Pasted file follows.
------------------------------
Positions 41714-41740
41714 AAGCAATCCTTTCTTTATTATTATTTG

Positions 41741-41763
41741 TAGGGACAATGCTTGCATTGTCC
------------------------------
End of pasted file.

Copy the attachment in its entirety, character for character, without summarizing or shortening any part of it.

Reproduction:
Positions 41714-41740
41714 AAGCAATCCTTTCTTTATTATTATTTG

Positions 41741-41763
41741 TAGGGACAATGCTTGCATTGTCC